Some storage tips:

Be creative with storage! Angle a sofa against the wall and put storage bins behind to conceal kids toys or as a quick place to toss things if you have an impromptu showing. Repurpose sideboards or cabinetry to hold items. Use bed risers to create storage under a bed (nobody will look there) and conceal the space with a bedskirt.

Create a storage place for mail and bills that isn’t visible.Do not put these items in a permanent fixture such as a kitchen drawer – people will open those. I recommend a box with a lid, a briefcase or tote you can take with you, a drawer in a free-standing piece of furniture, etc., something that will keep your privacy but that you can still access.

Bins conceal a multitude of sins. Anything you want to keep but not have looking cluttered? Put it in a bin. I love wicker baskets for closets, family rooms and entryways; white plastic Sterilite bins for pantries, kitchens and baths; pop-up hampers to contain stuffed animals and toys; ottomans with storage inside.

Create a strategic exit plan for a quick showing. Inevitably you’ll get a call that someone is sitting in their car at the end of the block and want to come see the house. Keep a laundry hamper or a couple of big tote bags in a convenient location so you can dump any clutter in it and take it with you. I had a client leave with an entire chicken cut up on a butcher block as she was in the middle of prepping dinner – the laundry basket held it nicely!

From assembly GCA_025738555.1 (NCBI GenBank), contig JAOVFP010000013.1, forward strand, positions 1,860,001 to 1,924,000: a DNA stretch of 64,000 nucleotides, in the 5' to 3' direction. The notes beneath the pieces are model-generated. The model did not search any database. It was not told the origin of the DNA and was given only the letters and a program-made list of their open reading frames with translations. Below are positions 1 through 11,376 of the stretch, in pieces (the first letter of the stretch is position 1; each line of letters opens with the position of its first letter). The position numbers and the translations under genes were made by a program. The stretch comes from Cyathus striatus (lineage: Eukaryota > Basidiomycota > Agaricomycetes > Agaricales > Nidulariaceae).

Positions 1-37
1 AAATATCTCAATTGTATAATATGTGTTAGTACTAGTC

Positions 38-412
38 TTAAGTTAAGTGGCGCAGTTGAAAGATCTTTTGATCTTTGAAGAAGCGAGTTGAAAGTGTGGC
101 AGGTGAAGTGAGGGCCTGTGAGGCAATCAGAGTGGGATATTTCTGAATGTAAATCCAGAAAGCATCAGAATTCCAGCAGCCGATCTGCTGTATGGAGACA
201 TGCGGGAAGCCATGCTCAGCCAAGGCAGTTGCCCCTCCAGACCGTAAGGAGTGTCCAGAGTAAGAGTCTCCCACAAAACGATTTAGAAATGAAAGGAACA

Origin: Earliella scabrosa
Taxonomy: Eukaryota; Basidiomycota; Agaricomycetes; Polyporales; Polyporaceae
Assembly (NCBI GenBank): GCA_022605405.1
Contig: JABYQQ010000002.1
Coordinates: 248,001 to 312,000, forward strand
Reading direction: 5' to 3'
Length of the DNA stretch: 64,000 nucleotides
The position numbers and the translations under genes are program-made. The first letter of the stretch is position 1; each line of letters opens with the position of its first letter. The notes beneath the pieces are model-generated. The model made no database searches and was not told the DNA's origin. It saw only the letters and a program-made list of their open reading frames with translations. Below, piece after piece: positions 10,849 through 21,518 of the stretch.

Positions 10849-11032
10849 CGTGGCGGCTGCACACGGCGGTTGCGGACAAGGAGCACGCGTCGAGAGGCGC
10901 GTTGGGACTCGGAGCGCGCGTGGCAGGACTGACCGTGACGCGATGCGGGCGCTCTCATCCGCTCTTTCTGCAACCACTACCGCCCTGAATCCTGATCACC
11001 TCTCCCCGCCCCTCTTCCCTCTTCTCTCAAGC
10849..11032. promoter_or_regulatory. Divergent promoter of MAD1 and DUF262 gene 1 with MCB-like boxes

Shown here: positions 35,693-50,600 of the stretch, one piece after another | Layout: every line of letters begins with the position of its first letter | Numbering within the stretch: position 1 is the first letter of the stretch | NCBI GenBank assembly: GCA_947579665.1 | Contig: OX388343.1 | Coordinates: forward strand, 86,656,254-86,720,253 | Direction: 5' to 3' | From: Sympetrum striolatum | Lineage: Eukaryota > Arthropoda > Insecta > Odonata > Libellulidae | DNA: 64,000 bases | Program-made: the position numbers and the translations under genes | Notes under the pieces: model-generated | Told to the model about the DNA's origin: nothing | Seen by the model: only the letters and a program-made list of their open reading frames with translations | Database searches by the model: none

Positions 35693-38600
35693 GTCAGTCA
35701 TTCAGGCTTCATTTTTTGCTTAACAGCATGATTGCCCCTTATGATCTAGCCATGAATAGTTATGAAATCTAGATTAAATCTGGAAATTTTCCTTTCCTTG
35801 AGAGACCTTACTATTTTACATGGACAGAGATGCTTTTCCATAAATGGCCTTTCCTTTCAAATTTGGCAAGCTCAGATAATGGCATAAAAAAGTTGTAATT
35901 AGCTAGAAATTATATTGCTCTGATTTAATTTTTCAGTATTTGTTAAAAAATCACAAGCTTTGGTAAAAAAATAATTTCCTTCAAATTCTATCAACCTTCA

Organizing is probably the most economical thing you can do when staging a home, and it has the biggest impact.

The act of decluttering not only makes your home look so much more appealing to prospective buyers, but also it makes your move easier. It allows you to reduce how much you have to transport and helps you start off in your new home the right way – with only the things in it that make your life better and more enjoyable, which is what organizing is all about.

Liz JenkinsLiz Jenkins, Certified Professional Organizer and owner of A Fresh Space in the Nashville, TN area, specializes in helping people in their homes or small businesses streamline their lives so they can be more effective, productive and not so stressed out and frazzled.

A self-professed life-long organizing geek, Liz wields a label maker with style and can sort and containerize with a wave of her magic wand (not really but wouldn’t it be cool?). Decluttering, figuring out what to do with all the papers, wrangling the kids toys, managing emails and calendars, creating order out of chaos . . . these are the things that make her day. Find more organizing tips on her blog, A Fresh Space.

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2 Responses to “When Organizing and Staging Collide”

  1. […] Simon, a.k.a. The Clutter Princess, asked me to write a guest post about staging but since we are both Professional Organizers I thought it would be great to show how […]

  2. […] This post was mentioned on Twitter by Julie Bestry, JaniceSimon. JaniceSimon said: Read guest blog: When Staging and Organizing Collide by @afreshspace! http://bit.ly/gO6n7p […]